The context of OOP and FP

If you want lots of reaction when you tweet, a sure recipe is to talk about Object Oriented Programming (OOP) vs Functional Programming (FP).

Let’s throw the cat among the pigeons, with another blog post on the Internet giving personal perspective on OOP vs FP. I’m far from being a functional expert. I code professionally mainly in C#, and sometimes in F#. I only play with Haskell and Idris in coding dojo. I’m not trying to convince anyone about anything. I just would like to share my thoughts about these two important paradigms.

And the first step would be to agree on what’s OOP and what’s FP.

What’s OOP?

To really grasp the philosophy, I highly encourage you to follow Alan Kay’s work. Of course, he’s not the only one behind this paradigm, but I find his explanations really clear. This keynote is a good start. In a nutshell, Alan has (beyond other knowledge) a PHD in biology. The way complex organisms are working is basically what inspired the OOP paradigm. In other words: collaboration through specialize components to achieve a complex task. Each component can be independent and don’t need to be aware of the full system. They just collaborate, receiving some messages when something was required from them, and sending messages when they have done something meaningful for the system. How these components communicate, and how the orchestration between them is managed is not imposed by the paradigm. And different languages have used different implementation. But this notion of independent component collaboration is the core concept of OOP. Not really what we see when we type OOP in duckduckgo…

What’s FP


Instead of looking for inspiration in the biological field, Functional Programming is rooted in mathematics. I’ll quote Philip Wadler to give a better definition:
A program in a pure functional language is written as a set of equations. Explicit data flow ensures that the value of an expression depends only on its free variables. Hence substitution of equals for equals is always valid, making such programs especially easy to reason about. […] Explicit data flow also ensures that the order of computation is irrelevant, making [functional] programs susceptible to lazy evaluation.”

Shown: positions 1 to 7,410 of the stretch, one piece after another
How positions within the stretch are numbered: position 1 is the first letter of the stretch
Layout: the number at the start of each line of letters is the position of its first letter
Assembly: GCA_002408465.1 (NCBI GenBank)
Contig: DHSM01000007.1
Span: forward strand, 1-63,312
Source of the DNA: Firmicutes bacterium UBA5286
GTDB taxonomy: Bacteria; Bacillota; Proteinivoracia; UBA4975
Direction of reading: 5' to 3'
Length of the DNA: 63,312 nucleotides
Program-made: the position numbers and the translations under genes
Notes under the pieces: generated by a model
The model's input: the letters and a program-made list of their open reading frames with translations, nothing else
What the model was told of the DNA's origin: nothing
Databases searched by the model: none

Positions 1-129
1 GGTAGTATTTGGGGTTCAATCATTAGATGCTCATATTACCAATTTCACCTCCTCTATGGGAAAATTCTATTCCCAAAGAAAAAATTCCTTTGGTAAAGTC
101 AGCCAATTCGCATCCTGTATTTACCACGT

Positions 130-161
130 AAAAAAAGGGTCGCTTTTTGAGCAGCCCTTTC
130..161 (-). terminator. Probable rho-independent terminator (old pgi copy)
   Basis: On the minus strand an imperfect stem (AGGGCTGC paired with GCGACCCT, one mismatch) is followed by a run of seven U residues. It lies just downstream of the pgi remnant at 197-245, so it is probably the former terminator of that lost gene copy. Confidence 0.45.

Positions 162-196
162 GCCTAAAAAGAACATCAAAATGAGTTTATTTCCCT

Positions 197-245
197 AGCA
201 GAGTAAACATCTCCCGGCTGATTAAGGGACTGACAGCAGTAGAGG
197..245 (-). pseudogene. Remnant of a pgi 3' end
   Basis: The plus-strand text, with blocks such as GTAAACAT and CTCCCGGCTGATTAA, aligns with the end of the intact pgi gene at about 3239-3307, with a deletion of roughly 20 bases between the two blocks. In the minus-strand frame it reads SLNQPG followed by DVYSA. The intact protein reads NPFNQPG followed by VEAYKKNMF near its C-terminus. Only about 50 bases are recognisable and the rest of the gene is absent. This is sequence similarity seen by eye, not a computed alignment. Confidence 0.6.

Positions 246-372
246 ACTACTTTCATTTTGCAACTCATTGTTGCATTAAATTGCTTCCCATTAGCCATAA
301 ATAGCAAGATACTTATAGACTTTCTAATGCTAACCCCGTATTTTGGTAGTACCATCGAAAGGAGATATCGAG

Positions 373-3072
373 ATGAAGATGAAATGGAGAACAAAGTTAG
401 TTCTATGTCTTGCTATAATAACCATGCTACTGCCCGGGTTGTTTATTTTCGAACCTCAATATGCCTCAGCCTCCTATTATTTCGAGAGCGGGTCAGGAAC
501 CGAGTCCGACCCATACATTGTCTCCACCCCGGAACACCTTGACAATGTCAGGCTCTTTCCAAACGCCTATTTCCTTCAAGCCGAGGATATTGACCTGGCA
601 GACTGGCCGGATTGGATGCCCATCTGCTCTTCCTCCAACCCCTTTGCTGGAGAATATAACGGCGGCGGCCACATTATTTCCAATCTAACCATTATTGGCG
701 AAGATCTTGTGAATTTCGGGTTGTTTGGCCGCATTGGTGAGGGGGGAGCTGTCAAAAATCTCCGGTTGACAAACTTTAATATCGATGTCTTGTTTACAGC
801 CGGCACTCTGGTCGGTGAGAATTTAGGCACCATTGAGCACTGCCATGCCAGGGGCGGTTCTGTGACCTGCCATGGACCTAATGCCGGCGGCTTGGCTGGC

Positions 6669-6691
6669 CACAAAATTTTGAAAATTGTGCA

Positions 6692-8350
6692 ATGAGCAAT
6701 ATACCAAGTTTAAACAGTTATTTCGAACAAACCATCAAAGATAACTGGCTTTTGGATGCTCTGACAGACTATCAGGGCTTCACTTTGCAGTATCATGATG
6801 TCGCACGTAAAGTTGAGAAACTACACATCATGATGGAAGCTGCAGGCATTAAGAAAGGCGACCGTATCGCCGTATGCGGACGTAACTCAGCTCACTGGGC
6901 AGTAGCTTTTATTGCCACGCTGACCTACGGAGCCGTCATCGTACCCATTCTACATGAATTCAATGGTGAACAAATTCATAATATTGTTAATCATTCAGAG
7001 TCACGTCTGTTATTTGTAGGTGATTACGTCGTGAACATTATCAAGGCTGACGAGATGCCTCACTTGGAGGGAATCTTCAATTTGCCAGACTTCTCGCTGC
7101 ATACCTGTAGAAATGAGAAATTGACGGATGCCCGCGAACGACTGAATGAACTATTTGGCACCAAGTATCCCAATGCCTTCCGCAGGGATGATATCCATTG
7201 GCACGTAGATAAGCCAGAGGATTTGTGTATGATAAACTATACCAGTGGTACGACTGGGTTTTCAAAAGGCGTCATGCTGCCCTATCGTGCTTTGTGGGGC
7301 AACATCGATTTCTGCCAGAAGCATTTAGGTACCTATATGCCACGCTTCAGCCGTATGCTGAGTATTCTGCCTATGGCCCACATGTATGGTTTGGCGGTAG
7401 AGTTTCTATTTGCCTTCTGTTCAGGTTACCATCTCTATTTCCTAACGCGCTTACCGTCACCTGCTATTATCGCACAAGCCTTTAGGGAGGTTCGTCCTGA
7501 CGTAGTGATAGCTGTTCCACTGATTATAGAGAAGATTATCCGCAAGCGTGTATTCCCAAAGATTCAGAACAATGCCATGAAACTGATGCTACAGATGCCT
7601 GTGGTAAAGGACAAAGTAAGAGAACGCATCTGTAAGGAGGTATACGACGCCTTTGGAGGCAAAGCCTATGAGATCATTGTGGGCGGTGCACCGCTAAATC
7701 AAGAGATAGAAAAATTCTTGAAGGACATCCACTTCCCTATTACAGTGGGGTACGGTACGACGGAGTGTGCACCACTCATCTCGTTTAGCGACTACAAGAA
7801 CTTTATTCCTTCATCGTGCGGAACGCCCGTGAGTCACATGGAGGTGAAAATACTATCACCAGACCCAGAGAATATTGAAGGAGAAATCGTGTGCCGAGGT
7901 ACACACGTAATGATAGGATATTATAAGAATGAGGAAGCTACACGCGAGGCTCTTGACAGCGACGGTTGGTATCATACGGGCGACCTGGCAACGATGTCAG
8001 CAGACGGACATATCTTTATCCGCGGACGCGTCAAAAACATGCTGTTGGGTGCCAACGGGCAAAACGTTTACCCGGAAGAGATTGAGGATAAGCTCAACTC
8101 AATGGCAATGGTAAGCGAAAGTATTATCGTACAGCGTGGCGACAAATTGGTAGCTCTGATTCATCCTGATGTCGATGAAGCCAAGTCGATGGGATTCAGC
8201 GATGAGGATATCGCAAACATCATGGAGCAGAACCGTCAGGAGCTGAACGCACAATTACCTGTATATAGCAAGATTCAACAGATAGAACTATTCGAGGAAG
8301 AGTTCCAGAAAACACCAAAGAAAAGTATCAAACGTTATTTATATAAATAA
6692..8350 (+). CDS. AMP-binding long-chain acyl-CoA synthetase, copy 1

What does he means? If I write X = A+B, or Y = C * D I don’t care about the values of A and B, or C and D. That’s a mathematical equation, it represents the concept of all the valid values for an addition of type A and B, or a multiplication of type C and D. Hence I can compose X with Y, and do substitution:
X>>Y = (A + B) >>  Y = X >>( C * D) = (A + B) >>( C * D)
(>> is the composition operator in F#)
If any of these values have the possibility to change (mutate) outside of my scope, all this reasoning is no longer true. Even worse if not only the values, but also the types can change. That’s why we say that in FP, we can write code only thinking locally. I know that my “equations” (or pure functions) are always true, no need to think about the rest of the world to ensure that.
Please note that this willing of “local thinking” can also be find in the “independent components” from OOP. But contrary to OOP, FP explains how it can be achieved, thanks to mathematics.

Which one is the best?

Finally, the answer the whole industry was looking for since many years. Here it is: none of them, because this is not the good question. The question should be: which one is the best in my context? And now we can start to talk. I think the answer is easier that what many believe.
The more constraints you have, the harder it is to write code that woks, the easier it is to maintain the code in the long term. What are code constraints? We have many of them depending on the language: syntax, immutability, no side effects, unit tests, types and dependent types for example. Is it better to write code faster or to have long term maintainable code? In a start-up context, I probably need to produce code quickly, until I find the good product. In a critical context where lives are involved, I probably want something robust, even if I need 1 year to write it. And of course, there are all the scales from “quick and dirty” to “mathematically robust” that might be your context.

Just tools

Functional Programming is by nature more constrained than Object Oriented Programming. Because it forbids mutability and side effects. When the language also uses types, it leads to powerful concept like Type Driven Development where we can, by design, remove the invalid states from our system, to make it more robust at runtime. And when the language also uses dependent types, we can even encode business rules into the types, to avoid compilation if a business rule is not met. As a drawback, it is harder to write. But when you achieve to write it, you can trust the famous quote “if it compiles, it works”. Maintaining this code is usually easier than a huge OO codebase, because thanks to pure functions we can use local reasoning to maintain the system. Please note the “usually” in my previous sentence. A “good” OO codebase can in theory have this property of local thinking, but the fact that side effects and global impact are not forbidden by design makes it almost impossible to scale (at least in my experience).

FP is hard to write, but easy to maintain (easier to reason about). OOP is easier to write, but harder to maintain (harder to reason about due to side effect).

 

 

 

Ouarzy

 

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